- The Washington Times - Monday, October 29, 2018

ANALYSIS/OPINION:

The European Court of Human Rights just ruled that a woman who was convicted in a Vienna court and fined for disparaging a religion — Islam — after she called out Mohammed as a pedophile did not, as she argued, have her free speech rights infringed.

She lost her last appeal and now must pay a fine of 480 euros, which is about $547.

Americans, take note. Lessons can be learned here. Warnings should be heeded.

There are many in the United States who want to mold this country into the shape of Europe — who want America to shed its sovereign system of capitalistic and constitutional principles and step full-steam-ahead into a more globalist type of governance.

But America is special — exceptional, really. Here, unlike in Europe, freedom is a God-given, not government granted. Moving toward the latter, shifting toward an EU-like system that squishes the individual for the good of the collective, means giving up cherished freedoms — freedoms like the right to speak and express oneself without fear of prosecution.



The case in point: A woman known only as Mrs. S., age 47, from Vienna, reportedly taught a couple seminars a few years ago, during which she spoke of the Prophet Mohammad’s chosen bride, 6-year-old Aisha, and their marriage consummation when the girl was just age 9.

Mrs. S., according to court documents cited by the Daily Mail, said to those attending her seminar that Mohammed “liked to do it with children.”

She also reportedly asked, “A 56-year-old and a 6-year old? What do we call it, if it is not pedophilia?”

The Vienna Regional Criminal Court convicted Mrs. S. in early 2011 for disparaging a religious belief and ordered her to pay a fine and legal fees. Mrs. S. appealed, claiming the conviction violated her rights to freedom of expression. But the Vienna Court of Appeals and Austria’s Supreme Court subsequently threw out her case, leaving her no choice but to petition the ECHR.

The ECHR ruled against her just this week.

“The Court found in particular that the domestic courts comprehensively assessed the wider context of the applicant’s statements and carefully balanced her right to freedom of expression with the right of others to have their religious feelings protected, and served the legitimate aim of preserving religious peace in Austria,” the ECHR stated.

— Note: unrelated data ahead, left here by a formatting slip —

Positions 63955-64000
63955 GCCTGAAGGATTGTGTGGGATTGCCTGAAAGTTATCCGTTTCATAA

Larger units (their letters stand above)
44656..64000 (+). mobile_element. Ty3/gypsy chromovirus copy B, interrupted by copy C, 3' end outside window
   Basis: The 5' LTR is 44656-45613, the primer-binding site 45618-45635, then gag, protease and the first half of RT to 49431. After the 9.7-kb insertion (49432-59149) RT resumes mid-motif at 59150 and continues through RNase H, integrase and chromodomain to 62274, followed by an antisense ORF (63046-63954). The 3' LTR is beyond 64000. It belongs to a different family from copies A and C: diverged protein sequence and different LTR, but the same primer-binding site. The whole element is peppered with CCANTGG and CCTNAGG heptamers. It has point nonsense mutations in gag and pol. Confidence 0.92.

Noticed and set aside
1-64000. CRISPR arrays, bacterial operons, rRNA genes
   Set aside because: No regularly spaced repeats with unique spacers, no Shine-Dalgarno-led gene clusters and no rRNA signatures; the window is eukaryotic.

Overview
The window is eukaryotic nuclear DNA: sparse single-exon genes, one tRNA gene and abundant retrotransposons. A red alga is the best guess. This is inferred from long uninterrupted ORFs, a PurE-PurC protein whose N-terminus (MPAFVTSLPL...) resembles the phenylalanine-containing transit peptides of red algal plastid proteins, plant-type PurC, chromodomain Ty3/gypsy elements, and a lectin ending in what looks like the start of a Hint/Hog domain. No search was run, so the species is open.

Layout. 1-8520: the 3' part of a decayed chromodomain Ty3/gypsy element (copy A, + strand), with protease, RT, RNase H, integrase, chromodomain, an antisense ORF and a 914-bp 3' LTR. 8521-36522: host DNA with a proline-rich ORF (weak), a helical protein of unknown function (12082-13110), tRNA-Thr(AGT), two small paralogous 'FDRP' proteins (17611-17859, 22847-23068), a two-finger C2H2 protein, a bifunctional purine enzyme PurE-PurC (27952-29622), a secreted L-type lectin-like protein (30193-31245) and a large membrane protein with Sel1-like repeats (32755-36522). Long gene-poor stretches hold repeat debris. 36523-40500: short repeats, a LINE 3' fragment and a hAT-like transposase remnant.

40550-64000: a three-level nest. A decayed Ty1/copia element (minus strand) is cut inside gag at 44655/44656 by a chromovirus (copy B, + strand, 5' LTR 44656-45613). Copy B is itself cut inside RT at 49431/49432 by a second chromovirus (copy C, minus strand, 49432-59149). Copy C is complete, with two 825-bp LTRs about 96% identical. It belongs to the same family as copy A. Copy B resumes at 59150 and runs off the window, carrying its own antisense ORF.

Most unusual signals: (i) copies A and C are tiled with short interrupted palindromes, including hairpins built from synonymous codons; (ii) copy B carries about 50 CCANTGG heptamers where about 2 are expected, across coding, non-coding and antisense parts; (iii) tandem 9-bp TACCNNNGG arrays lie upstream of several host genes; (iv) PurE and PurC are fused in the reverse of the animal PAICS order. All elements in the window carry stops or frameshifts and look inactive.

The fact that Mrs. S.’s use of the word pedophilia to describe the sexual acts of a grown man with a little girl is an accurate one didn’t play into the courts’ decisions — it was all about the preservation of peace and protection of feelings.

“Muslim apologists defend Muhammad wth the claim that such marriages were common at the time and that Islam requires marriage to be between consenting adults, implying the wife could have gone through puberty early,” the Daily Caller wrote.

OK. But the larger point is this: Mrs. S. expressed herself in a manner that some may find objectionable but others, factual. Here in America, God, backed by the Constitution, recognizes this type of expression, known as opinion, as a core individual freedom.

The ECHR’s own code of justice, on the other hand, does not. Rather, it gives government the right to decide which has priority — an individual’s freedom to speak or the feelings of others.

“Everyone has the right to freedom of expression,” the ECHR’s convention states.

Except when they don’t.

“The exercise of these freedoms,” the convention goes on to say, “since it carries with it duties and responsibilities, may be subject so such formalities, conditions, restrictions or penalties as are prescribed by law and are necessary in a democratic society, in the interests of national security, territorial integrity or public safety, for the prevention of disorder or crime, for the protection of health or morals, for the protection of the reputation or rights of others, for preventing the disclosure of information received in confidence, or for maintaining the authority and impartiality of the judiciary.”

That’s some list of exemptions.

And this is the type of governance the elites in U.S. politics, the left, the Democrats-slash-progessives-slash-socialists — the globalists in both parties — want America to ultimately adopt? The Bernie Sanders’ and Alexandria Ocasio-Cortezes and Elizabeth Warrens and Eric Holders of the world, to name but a few? The scores of U.S. millennials who apparently see socialism as superior to capitalism and limited government?

It’s all about God-given versus government granted. This is the ideal that separates America from every other nation on earth, the one Founding Fathers etched as a must-have in the country’s guiding Constitution and Declaration of Independence.

Mrs. S. and her court fights underscore the lessons America can learn and the warnings Americans can take from forgetting to fight for this very basic, very crucial principle and guiding government light. It’s the God-given we need to protect, at whatever the price, no matter the cost.

There must never be a Mrs. S. in America’s courts.

• Cheryl Chumley can be reached at [email protected] or on Twitter, @ckchumley.

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